Codi Riley, Business Administration/History, 2013
After having class at the Saco Museum last week we were given an idea of the actual space we had to fill, and it is HUGE! I think we all realized the scope of the project we had undertaken. This week in class we talked about the layout of our exhibit and what artifacts we want to incorporate in each of our sections. We also each gave a mini synopsis of what we are researching. During the mini synopsis each person gave, I realized how much information we are covering. Our subjects range from pre-civil war technology and transportation; pre-war life including Haley’; men, women, and children during the war; life of a soldier; medicine; memorials and keepsakes from the war, and the list continues.
This really made me think about why we are in this class. Not everyone in the class is a history major or minor. Our class is made up of a mix of majors from Business, to Medical Biology, History, English, and the Marine Sciences. So I was thinking about what drew people to this class, and what curiosities draw people to history. For this class each person was able to find a subject that they were interested in and would allow them to explore their interest. For each person, history means something different. In turn we can apply these drives to study history to our exhibit. Each of us found something interesting or intriguing to study, and that is what fuels our curiosity for history. As we work to assemble this exhibit, we will explore and expand on our curiosities and hopefully spark the community to explore their curiosities of history also .
Kristel Lee, Aquaculture/Aquarium Sciences, 2015
After visiting the Saco Museum and visualizing the space our exhibit will consume, ideas began to flood into my mind. With all the information from all four themes still fresh in my mind, I was eager to get started with how John Haley was going to be represented in our exhibit. Ideas of different artifacts and interactives that could be included in our exhibit were beginning to place themselves around the room. I am a visual learner, so my ideas were more visually inclined. I thought of things that would help me learn and take something from this exhibit if I walked in as someone who knew nothing about the Civil War. Because John Haley acts as our guide from the past, I really want to be able to bring out his voice. I think it would be cool if when people walked into this back room, they felt as if they time traveled back into the Civil War with the specific artifacts we will exhibit. For someone who wouldn’t necessarily go to a museum on her free time, I am determined to create an exhibit that would draw in more people like me. My personal goal is to attract all types of people to this particular exhibit and for everyone to enjoy what our museum team creates!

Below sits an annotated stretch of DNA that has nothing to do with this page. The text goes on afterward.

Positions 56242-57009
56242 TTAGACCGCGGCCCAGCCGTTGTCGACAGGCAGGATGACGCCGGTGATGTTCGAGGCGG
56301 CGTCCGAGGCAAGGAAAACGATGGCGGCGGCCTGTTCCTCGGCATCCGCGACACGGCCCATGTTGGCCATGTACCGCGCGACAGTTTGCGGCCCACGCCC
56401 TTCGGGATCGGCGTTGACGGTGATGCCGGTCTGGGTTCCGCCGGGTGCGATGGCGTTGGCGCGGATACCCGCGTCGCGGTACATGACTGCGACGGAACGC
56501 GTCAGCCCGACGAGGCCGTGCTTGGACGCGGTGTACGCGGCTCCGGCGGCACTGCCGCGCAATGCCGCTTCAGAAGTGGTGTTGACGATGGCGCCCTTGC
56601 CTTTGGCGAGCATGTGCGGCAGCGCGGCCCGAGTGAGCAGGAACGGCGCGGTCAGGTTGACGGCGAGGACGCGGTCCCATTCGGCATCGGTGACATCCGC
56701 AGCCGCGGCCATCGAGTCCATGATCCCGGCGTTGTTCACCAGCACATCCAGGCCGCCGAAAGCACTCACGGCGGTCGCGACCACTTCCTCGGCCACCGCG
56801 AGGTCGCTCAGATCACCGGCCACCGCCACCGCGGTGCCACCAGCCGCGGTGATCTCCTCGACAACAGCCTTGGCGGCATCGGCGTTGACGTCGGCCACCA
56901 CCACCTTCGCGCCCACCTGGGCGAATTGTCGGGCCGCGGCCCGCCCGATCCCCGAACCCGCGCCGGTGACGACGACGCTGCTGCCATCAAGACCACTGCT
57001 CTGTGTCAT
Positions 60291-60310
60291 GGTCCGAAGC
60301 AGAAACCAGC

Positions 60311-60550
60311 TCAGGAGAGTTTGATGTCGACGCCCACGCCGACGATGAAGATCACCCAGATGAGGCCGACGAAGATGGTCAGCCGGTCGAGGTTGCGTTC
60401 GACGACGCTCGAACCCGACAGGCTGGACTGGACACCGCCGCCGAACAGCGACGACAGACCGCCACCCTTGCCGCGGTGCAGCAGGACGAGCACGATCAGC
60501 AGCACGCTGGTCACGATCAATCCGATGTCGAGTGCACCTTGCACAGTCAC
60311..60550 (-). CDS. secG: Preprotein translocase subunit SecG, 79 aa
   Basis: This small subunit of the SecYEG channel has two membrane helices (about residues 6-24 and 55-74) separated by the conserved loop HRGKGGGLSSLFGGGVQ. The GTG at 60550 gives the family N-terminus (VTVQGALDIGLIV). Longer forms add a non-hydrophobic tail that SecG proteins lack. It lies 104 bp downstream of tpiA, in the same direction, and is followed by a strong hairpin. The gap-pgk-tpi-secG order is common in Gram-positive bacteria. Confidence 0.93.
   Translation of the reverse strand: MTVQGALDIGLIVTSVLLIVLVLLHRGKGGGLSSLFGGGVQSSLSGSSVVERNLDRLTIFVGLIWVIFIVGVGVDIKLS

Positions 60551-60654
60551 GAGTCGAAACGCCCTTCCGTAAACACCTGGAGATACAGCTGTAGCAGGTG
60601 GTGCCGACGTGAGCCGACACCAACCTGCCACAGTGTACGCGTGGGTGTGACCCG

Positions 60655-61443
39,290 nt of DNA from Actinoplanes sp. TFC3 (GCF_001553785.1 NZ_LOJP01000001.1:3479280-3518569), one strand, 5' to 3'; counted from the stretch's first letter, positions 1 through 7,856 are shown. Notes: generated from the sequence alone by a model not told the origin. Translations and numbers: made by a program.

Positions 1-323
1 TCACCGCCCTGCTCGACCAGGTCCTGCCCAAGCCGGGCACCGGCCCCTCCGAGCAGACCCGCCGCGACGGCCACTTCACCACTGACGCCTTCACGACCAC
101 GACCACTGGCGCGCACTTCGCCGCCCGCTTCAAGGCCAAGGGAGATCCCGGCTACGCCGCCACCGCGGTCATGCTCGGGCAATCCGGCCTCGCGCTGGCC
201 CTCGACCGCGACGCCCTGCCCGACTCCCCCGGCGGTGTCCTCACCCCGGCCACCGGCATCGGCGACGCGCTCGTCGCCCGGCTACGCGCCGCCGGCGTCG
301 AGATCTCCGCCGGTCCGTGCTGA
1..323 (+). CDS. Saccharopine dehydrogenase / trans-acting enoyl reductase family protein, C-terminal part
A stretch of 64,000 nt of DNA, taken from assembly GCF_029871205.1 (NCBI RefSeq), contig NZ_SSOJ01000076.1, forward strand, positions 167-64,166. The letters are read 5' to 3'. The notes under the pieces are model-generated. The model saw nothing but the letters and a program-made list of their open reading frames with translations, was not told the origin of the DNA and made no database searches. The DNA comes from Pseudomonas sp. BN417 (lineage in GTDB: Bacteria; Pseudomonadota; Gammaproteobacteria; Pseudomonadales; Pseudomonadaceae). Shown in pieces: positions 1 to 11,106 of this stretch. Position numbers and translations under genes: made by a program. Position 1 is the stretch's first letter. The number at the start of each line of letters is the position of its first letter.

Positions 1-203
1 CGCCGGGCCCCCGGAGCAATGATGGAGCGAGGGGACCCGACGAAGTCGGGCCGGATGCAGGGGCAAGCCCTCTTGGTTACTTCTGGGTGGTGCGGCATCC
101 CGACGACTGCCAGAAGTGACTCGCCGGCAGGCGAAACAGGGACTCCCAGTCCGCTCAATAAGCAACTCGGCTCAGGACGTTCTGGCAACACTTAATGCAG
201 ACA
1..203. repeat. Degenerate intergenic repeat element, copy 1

Constance Glynn, English/History, 2013
A couple of days ago, my class traveled to the Saco Museum to get our first real glimpse at our gallery space. Saco Museum’s gallery space is one of the largest in Maine and soon John Haley’s Civil War will drape its walls and crowd its floor.
We first toured the museum, astonished at how much space we had to tell our story. Yet, when we started looking at floor plans, it became evident that this story and the many years that make up the story could easily take up four of these galleries. It’s both exciting and nerve-wracking at the same time, but my class seems willing and eager.